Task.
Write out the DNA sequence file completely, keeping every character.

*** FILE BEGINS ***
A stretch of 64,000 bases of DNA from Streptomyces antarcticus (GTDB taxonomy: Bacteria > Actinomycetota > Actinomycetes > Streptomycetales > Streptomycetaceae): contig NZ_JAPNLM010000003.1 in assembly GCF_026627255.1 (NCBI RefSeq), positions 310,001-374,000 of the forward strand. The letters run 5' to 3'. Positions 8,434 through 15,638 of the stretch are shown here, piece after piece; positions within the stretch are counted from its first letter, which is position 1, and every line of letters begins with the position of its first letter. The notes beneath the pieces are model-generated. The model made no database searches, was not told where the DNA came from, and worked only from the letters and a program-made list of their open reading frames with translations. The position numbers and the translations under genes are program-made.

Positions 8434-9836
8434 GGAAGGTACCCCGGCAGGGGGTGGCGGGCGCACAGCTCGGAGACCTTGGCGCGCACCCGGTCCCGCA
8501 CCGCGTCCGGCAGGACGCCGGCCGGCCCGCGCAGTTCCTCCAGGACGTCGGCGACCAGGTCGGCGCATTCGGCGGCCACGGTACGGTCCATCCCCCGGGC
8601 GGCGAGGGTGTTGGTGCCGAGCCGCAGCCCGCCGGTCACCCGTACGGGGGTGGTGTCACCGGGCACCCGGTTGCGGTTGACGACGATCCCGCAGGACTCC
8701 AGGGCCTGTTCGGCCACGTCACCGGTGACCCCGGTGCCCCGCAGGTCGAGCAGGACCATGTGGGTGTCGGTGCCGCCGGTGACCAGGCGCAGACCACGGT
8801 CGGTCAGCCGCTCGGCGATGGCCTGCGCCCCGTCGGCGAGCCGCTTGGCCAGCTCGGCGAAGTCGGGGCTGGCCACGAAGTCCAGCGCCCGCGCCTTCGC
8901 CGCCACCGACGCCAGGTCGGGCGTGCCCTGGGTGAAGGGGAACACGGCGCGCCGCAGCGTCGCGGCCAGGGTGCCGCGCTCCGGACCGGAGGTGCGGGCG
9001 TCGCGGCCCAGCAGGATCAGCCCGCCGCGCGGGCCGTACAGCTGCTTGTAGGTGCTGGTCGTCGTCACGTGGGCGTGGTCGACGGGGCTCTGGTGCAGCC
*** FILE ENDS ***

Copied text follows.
A stretch of 64,000 bases of DNA from Streptomyces antarcticus (GTDB taxonomy: Bacteria > Actinomycetota > Actinomycetes > Streptomycetales > Streptomycetaceae): contig NZ_JAPNLM010000003.1 in assembly GCF_026627255.1 (NCBI RefSeq), positions 310,001-374,000 of the forward strand. The letters run 5' to 3'. Positions 8,434 through 15,638 of the stretch are shown here, piece after piece; positions within the stretch are counted from its first letter, which is position 1, and every line of letters begins with the position of its first letter. The notes beneath the pieces are model-generated. The model made no database searches, was not told where the DNA came from, and worked only from the letters and a program-made list of their open reading frames with translations. The position numbers and the translations under genes are program-made.

Positions 8434-9836
8434 GGAAGGTACCCCGGCAGGGGGTGGCGGGCGCACAGCTCGGAGACCTTGGCGCGCACCCGGTCCCGCA
8501 CCGCGTCCGGCAGGACGCCGGCCGGCCCGCGCAGTTCCTCCAGGACGTCGGCGACCAGGTCGGCGCATTCGGCGGCCACGGTACGGTCCATCCCCCGGGC
8601 GGCGAGGGTGTTGGTGCCGAGCCGCAGCCCGCCGGTCACCCGTACGGGGGTGGTGTCACCGGGCACCCGGTTGCGGTTGACGACGATCCCGCAGGACTCC
8701 AGGGCCTGTTCGGCCACGTCACCGGTGACCCCGGTGCCCCGCAGGTCGAGCAGGACCATGTGGGTGTCGGTGCCGCCGGTGACCAGGCGCAGACCACGGT
8801 CGGTCAGCCGCTCGGCGATGGCCTGCGCCCCGTCGGCGAGCCGCTTGGCCAGCTCGGCGAAGTCGGGGCTGGCCACGAAGTCCAGCGCCCGCGCCTTCGC
8901 CGCCACCGACGCCAGGTCGGGCGTGCCCTGGGTGAAGGGGAACACGGCGCGCCGCAGCGTCGCGGCCAGGGTGCCGCGCTCCGGACCGGAGGTGCGGGCG
9001 TCGCGGCCCAGCAGGATCAGCCCGCCGCGCGGGCCGTACAGCTGCTTGTAGGTGCTGGTCGTCGTCACGTGGGCGTGGTCGACGGGGCTCTGGTGCAGCC